As a result, it is essential to be mentally and physically prepared before heading out into the mountains. Most guides recommend spending between two and six months of physical training before heading out on an expedition. This physical training can be broken down into four separate components: climbing conditioning, strength training, cardiovascular training and flexibility training.

  • Climbing conditioning is one of the most important aspects of mountaineering. It works out all the muscles needed to hike uphill carrying a pack that may weigh anywhere between 15 and 30 kilograms (33 to 66 lbs). The best way to practice climbing conditioning is to hike in the mountains or carry a weighted pack up a stair machine. (However, this second option is far worse for the ankles and knees, climbing conditioning in the mountains, if possible, is always the better option.)
  • Strength training for mountaineers usually focuses on the lower body and core, with some back and shoulder work. Most guides recommend finding a training regime that incorporates crunches and squats in the months leading up to the trip.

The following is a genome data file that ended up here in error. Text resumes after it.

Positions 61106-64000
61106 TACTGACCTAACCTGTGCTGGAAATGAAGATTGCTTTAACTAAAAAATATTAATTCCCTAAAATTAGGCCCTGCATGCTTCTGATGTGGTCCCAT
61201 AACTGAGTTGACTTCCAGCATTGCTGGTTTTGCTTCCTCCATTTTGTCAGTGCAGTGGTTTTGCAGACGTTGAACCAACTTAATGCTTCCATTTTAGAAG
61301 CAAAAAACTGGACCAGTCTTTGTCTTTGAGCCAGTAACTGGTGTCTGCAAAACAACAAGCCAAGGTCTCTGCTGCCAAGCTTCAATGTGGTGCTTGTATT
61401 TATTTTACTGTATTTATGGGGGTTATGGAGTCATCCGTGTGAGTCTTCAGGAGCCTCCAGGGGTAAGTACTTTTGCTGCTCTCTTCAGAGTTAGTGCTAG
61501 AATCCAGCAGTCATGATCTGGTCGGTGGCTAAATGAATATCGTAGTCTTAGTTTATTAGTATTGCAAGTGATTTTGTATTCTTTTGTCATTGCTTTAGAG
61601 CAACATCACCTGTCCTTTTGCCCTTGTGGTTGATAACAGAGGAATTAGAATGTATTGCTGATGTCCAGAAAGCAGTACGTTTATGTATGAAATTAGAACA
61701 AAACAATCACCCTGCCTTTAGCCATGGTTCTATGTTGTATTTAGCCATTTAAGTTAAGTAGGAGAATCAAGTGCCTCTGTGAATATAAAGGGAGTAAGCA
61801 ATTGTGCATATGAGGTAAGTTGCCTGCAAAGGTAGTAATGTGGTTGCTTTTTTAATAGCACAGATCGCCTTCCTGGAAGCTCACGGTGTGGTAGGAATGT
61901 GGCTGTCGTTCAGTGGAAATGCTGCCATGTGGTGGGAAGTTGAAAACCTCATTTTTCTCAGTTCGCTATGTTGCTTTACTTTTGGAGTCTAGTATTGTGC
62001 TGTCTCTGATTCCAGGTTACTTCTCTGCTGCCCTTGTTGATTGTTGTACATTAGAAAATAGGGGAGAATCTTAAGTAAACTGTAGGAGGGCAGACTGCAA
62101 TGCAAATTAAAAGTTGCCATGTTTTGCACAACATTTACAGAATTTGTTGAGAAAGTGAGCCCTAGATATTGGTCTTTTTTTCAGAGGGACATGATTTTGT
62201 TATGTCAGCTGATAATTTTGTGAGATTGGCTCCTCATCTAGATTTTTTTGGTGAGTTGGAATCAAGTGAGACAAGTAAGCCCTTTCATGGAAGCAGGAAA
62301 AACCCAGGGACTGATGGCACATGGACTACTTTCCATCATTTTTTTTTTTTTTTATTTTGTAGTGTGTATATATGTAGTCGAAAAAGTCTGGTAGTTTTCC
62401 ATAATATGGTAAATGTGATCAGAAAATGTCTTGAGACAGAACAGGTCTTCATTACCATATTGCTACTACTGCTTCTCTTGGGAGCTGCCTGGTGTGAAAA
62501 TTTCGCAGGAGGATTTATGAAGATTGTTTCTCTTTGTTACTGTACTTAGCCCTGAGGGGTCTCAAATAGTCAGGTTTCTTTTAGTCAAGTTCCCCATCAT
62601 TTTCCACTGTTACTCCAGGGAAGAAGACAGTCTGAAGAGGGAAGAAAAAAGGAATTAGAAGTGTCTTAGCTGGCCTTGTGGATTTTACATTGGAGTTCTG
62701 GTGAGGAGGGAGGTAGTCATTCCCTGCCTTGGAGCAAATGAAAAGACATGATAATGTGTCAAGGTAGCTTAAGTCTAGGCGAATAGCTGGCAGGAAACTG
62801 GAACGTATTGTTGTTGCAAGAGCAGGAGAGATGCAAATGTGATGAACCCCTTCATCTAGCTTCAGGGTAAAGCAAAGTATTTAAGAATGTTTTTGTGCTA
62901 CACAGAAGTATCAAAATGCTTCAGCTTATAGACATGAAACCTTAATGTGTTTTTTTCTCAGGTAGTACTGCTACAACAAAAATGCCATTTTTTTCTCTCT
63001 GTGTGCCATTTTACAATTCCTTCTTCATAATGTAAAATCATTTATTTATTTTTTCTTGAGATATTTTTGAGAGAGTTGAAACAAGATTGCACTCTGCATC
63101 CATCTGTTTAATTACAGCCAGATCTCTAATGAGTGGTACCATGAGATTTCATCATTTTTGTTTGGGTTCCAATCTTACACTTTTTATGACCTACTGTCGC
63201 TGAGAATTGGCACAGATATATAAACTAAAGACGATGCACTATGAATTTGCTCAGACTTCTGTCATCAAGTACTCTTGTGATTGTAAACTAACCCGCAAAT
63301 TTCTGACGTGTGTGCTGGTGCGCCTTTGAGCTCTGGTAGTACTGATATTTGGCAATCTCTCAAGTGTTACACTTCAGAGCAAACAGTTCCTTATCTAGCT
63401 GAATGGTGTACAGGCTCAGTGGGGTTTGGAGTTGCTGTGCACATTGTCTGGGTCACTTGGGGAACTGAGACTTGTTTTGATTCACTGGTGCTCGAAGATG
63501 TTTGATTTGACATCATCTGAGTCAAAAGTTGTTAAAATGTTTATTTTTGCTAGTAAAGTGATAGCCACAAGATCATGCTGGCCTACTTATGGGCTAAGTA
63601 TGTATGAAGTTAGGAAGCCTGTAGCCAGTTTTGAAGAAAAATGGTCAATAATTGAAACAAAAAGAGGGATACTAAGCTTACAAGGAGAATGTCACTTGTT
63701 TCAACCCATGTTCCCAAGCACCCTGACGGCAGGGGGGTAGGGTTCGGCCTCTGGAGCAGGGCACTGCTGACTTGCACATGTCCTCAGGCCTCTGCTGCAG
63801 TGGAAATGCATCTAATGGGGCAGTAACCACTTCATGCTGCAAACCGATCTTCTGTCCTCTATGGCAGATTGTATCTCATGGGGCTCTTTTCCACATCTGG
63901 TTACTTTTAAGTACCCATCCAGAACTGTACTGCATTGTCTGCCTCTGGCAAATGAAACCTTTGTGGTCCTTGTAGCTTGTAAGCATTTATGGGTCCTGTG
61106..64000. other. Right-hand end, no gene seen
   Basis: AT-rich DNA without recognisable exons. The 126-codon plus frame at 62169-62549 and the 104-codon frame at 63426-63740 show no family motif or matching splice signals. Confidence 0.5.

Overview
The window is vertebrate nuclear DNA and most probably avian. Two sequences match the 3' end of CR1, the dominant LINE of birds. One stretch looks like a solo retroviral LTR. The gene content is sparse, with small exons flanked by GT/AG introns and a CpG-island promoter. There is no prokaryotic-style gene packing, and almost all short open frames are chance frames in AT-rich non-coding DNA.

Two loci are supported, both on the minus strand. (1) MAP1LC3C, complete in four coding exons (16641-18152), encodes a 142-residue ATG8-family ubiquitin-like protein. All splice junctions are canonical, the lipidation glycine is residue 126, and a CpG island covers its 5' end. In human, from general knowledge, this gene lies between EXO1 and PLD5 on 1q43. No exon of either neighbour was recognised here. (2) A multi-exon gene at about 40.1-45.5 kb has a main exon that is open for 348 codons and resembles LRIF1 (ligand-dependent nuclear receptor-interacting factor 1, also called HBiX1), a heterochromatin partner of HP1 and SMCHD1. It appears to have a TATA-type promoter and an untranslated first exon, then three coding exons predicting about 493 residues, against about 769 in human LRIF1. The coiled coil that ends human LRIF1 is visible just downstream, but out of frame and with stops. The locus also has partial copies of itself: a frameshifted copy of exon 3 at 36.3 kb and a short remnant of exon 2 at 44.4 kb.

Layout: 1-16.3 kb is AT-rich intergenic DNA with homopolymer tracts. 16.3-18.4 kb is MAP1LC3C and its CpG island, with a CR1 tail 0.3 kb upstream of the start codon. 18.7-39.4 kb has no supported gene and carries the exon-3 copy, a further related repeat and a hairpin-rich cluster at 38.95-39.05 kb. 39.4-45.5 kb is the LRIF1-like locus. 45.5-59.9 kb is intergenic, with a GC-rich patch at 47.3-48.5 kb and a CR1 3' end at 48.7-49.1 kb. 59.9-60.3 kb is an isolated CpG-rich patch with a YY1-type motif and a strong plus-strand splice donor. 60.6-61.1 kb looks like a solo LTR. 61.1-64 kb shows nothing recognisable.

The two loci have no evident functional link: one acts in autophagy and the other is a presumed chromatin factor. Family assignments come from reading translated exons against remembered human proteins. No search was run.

• Cardiovascular training for mountaineers involves both aerobic and anaerobic exercises, with the goal being to increase lung capacity and strengthen the heart. Along with climbing conditioning, cardiovascular training is vital and very helpful for climbing at high altitudes.
  • Flexibility training is key to climbing. Both before and after engaging in any of the aforementioned exercises, it is important to stretch. This will help prevent muscle injuries during physical exertion and give you a greater range of motion, all of which will come in handy on exposed mountain ridges and glaciers.

Away from the physical side of the sport, it is also key to be mentally prepared for the challenges that will come up while climbing. Among these are the elevation and climate conditions.